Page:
Get (en)Rich(ed) Quick Using Social Media

This is me ranting to the webcam about what I usually rant about to people who have written off Twitter, foursquare and social media in general.  There are a plethora additional service that I could go on about, but Twitter and foursquare are good starters for those looking to get more out of social media than Facebook. I truly believe that these apps/services can enrichen our lives by knowing our preferences, interests and surrounding us with like-minded people.

Start with https://twitter.com/search if you’ve never used Twitter before or gave up on it.

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Using Twitter to Find Foursquare Connections

I like to have Foursquare connections wherever I may travel or if I move to a new area. This way you quickly find out what’s happening around you (although Explore, Trending does this well from the Foursquare mobile app) and meet new folks who are in the same geographical region as you. These connections may lead to, well, who knows. I can’t tell you the amount of times my life was slightly altered by the recommendations that Foursquare provides through my connections and social graph. The butterfly effect to the extreme!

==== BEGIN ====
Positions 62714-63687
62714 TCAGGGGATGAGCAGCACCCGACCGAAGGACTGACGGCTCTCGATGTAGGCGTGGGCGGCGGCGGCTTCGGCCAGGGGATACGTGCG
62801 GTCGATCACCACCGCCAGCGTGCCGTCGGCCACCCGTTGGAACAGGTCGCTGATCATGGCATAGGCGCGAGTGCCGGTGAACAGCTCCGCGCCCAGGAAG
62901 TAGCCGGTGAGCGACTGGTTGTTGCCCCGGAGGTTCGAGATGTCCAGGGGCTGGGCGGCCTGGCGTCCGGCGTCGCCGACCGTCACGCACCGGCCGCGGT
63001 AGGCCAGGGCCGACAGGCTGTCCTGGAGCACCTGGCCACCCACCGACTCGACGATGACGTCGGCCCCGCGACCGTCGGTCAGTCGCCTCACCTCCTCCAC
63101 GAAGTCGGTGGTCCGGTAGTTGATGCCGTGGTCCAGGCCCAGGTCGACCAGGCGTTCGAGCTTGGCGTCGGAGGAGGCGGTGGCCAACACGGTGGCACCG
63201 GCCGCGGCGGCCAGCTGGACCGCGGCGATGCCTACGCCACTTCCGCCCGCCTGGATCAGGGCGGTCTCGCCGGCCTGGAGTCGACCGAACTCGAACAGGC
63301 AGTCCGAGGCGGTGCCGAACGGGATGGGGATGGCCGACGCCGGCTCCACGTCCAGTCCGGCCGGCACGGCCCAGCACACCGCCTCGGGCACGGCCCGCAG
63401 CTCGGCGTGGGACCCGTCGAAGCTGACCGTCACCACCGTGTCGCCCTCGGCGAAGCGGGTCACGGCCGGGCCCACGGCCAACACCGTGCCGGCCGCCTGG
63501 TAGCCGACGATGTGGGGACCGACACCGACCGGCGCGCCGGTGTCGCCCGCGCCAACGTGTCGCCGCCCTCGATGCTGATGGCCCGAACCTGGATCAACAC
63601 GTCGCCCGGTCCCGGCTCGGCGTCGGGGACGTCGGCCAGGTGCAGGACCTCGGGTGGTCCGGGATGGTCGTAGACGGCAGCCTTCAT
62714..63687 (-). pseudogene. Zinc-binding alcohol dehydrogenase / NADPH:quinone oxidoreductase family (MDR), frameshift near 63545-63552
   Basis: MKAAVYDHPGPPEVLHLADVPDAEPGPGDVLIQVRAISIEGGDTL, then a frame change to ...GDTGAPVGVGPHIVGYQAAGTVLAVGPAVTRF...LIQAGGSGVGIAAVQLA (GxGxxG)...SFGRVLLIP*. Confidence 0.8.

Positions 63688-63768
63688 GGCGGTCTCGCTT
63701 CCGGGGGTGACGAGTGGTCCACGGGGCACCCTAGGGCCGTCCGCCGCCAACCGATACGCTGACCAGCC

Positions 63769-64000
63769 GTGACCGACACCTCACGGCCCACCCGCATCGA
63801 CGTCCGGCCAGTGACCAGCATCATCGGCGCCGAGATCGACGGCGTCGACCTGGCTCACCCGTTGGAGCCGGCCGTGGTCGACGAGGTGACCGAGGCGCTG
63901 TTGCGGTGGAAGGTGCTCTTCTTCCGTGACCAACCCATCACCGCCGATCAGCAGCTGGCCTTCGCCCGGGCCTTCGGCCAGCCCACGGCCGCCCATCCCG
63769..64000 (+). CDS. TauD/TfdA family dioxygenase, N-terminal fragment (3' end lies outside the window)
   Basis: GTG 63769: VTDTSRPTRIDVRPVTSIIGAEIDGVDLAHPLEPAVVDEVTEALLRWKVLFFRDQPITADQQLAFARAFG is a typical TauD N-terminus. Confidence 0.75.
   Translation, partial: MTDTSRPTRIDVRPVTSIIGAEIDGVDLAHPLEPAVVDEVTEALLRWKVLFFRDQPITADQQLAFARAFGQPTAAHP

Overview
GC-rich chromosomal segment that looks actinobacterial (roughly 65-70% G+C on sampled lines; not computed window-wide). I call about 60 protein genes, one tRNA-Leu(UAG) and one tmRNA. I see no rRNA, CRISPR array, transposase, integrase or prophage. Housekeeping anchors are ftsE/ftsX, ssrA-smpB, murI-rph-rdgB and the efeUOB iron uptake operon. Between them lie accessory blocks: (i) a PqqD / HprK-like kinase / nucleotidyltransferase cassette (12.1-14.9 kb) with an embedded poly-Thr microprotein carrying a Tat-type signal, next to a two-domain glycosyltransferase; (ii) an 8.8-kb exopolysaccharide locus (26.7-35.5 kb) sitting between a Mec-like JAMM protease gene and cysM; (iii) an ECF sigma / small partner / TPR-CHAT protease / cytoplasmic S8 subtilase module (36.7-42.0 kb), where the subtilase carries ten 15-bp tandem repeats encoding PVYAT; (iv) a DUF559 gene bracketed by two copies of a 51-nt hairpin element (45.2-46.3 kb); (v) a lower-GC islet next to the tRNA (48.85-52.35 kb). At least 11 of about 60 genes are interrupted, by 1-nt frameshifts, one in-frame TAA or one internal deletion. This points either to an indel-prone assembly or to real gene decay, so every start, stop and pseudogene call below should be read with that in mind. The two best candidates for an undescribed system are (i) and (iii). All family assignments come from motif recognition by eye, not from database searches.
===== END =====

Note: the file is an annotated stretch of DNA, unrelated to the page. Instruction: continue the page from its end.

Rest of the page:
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Anyway, simply use http://search.twitter.com/ and enter “foursquare brooklyn” (obviously, replace “brooklyn” with city, state, country, conference, etc. of your choice). Then click on the Foursquare link and click add friend.

Always have a transient profile bio that is updated with wherever you are travelling to, conference you’re attending, or hashtag that often tweet about.